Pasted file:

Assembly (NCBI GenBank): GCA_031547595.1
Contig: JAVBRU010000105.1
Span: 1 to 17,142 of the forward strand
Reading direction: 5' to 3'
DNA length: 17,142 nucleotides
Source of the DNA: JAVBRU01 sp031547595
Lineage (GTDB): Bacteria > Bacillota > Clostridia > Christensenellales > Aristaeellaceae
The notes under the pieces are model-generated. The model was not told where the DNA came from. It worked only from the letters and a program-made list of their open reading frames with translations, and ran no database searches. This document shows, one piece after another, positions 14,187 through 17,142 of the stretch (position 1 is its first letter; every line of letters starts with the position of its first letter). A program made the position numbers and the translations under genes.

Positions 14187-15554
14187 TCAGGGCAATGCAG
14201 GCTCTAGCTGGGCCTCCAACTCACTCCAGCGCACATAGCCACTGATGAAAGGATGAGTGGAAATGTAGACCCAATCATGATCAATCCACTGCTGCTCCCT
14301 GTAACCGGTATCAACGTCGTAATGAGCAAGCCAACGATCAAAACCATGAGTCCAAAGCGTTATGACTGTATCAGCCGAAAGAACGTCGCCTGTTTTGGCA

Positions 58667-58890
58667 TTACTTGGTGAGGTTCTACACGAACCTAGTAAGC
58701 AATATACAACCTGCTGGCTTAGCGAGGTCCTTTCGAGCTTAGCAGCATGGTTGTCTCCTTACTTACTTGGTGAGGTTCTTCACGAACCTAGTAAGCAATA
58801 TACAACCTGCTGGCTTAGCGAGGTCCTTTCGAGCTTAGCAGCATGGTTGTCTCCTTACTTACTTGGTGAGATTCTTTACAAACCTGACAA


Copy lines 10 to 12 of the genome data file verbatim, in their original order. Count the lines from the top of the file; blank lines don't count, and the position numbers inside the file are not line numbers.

14187 TCAGGGCAATGCAG
14201 GCTCTAGCTGGGCCTCCAACTCACTCCAGCGCACATAGCCACTGATGAAAGGATGAGTGGAAATGTAGACCCAATCATGATCAATCCACTGCTGCTCCCT
14301 GTAACCGGTATCAACGTCGTAATGAGCAAGCCAACGATCAAAACCATGAGTCCAAAGCGTTATGACTGTATCAGCCGAAAGAACGTCGCCTGTTTTGGCA